Hurricane Irene created many problems, damaged a lot of property and even took several lives. For some, the worst thing that happened was the inconvenience of not being able to make a cell phone call. While this pales in comparison to the more significant losses, it happened to me and started me thinking about how much we have come to depend on wireless communication.
report issued today over 6,500 cell towers were knocked out of commission up and down the East coast. Cellular capacity was diminished and severely overtaxed. This in turn made it difficult for some to complete a call. Fortunately, all 911 service centers were still operating and emergency personnel communication systems continued to function keeping police, fire and rescue workers in touch. But if you needed help and were depending on your cell phone you may have been out of luck.
Everyone knows the drill by now. When hear the news of a major storm on its way we rush to the grocery store and stock up on bread, milk and eggs. (Someone joked about this saying they didn't know why people make french toast in a crisis.) We also make sure we have enough water, batteries and candles. We know the power may go out and roads could be impassable for a while so we prepare for the worst. In fact, some homeowners have gone to the extreme of installing their own generator so they will always have power.
In business we must go to great lengths to ensure our computing systems can survive and our data are protected under any circumstances. Companies spend millions moving critical data around to different locations, installing uninterrupable power supplies (UPS) with batteries and generators, and a host of other preventive measures, all to be certain they can continue to operate their core business after almost any disaster.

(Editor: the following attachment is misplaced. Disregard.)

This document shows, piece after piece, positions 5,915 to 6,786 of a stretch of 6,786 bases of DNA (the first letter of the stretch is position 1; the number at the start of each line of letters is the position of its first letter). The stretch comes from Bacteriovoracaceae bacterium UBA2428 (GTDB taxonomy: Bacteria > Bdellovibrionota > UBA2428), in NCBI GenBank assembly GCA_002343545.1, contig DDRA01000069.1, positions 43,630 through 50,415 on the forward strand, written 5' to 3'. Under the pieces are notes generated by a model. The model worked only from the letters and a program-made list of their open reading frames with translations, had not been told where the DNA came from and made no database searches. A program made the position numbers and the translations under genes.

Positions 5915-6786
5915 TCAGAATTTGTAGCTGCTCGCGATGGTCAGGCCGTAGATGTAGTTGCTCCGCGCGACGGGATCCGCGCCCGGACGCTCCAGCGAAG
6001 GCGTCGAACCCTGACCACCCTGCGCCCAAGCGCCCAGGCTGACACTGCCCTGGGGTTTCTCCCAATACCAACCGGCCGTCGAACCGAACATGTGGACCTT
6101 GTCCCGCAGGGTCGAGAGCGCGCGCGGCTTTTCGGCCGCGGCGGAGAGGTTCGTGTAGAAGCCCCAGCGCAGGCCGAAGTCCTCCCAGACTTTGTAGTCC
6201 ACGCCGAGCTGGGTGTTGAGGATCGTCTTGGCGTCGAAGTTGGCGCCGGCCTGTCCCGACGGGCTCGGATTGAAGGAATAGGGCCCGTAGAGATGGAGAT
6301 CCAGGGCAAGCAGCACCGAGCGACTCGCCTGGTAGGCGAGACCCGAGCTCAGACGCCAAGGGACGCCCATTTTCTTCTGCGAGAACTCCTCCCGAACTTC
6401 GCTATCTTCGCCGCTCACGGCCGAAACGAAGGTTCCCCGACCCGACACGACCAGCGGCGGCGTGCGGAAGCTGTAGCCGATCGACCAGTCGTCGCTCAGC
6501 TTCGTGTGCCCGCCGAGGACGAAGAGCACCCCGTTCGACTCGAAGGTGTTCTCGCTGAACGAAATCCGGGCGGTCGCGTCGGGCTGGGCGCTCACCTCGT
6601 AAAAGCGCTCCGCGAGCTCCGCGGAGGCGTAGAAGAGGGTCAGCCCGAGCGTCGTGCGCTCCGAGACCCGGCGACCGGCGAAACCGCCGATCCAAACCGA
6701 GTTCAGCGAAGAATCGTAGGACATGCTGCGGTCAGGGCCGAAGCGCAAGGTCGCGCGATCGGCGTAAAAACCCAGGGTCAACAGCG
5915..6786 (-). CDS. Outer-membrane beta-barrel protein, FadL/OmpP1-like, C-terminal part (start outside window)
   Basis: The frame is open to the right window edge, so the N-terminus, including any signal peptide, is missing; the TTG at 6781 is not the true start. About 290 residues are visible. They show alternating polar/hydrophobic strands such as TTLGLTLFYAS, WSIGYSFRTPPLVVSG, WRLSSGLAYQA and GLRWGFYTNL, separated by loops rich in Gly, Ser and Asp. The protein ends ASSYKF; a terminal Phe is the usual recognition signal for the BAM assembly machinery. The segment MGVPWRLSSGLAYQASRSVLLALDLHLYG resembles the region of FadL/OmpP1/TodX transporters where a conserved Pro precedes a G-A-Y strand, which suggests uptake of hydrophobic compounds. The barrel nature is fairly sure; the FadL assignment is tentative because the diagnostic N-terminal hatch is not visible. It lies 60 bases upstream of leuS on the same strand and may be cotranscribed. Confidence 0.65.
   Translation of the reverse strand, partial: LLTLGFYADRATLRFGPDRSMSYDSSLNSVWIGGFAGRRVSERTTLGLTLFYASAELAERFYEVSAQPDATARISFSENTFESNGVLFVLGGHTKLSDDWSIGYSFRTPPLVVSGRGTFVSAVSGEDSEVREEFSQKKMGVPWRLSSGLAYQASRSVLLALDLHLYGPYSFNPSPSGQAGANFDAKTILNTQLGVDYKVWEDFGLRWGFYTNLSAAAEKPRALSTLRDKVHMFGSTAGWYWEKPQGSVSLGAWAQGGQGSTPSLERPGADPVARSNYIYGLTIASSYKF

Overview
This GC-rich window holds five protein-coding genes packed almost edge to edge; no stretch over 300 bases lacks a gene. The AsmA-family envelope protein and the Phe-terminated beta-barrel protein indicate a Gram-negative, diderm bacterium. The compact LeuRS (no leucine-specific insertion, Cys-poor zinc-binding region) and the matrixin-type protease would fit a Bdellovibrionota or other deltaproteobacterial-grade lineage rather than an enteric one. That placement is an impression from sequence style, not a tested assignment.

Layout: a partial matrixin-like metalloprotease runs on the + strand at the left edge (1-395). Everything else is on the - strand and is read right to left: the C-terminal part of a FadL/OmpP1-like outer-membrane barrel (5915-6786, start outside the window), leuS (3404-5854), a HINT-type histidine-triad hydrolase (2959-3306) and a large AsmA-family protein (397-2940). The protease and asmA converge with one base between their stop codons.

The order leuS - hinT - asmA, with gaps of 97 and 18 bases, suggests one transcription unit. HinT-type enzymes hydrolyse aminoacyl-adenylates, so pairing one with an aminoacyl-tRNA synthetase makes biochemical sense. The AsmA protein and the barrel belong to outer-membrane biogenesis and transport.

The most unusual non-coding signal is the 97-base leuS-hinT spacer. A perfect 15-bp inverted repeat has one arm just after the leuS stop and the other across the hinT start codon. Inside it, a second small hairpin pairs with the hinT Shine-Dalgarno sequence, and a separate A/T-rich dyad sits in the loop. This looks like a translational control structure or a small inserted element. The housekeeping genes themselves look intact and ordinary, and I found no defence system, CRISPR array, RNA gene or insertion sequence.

For a lot of people, the smart phone has become a key element of every day life. Escaping the limitations of a wire, we simply expect to be able to make a phone call to anyone, anywhere and at any time. We know there are areas of poor coverage and dead zones, and we grouse when the call is dropped and we have to dial again. But what will we do when we cannot get a signal at all?
Beyond the simple phone call, many have come to depend on smart phone applications and these require a data connection which, without cell service, is not there. This may come as a shock to younger people but when there is no cell service there will be no Facebook, Twitter, Foursquare, Google Pus or any other social network available. It may mean we have to use our Starbucks card to pay for that latte or show an actual loyalty program card for credit at the pharmacy or supermarket. We might even have to use a paper boarding pass at the airport again.
In business, old stubborn Ralph who refused to give up his day planner and use that newfangled phone app to make sales calls will be laughing all the way to his next customer while the rest of the modern sales force is disconnected and confused. As business applications become increasingly mobile, business continuity plans better to take this into account and provide alternate means for employees to reach their well protected and still functioning systems when the communication lines go down.
And we who practically live our lives through our little hand held friends better think beyond making french toast in the dark to what we will do when we can't get a connection.
By the way your land line, broadband and wifi won't work well in the dark either.
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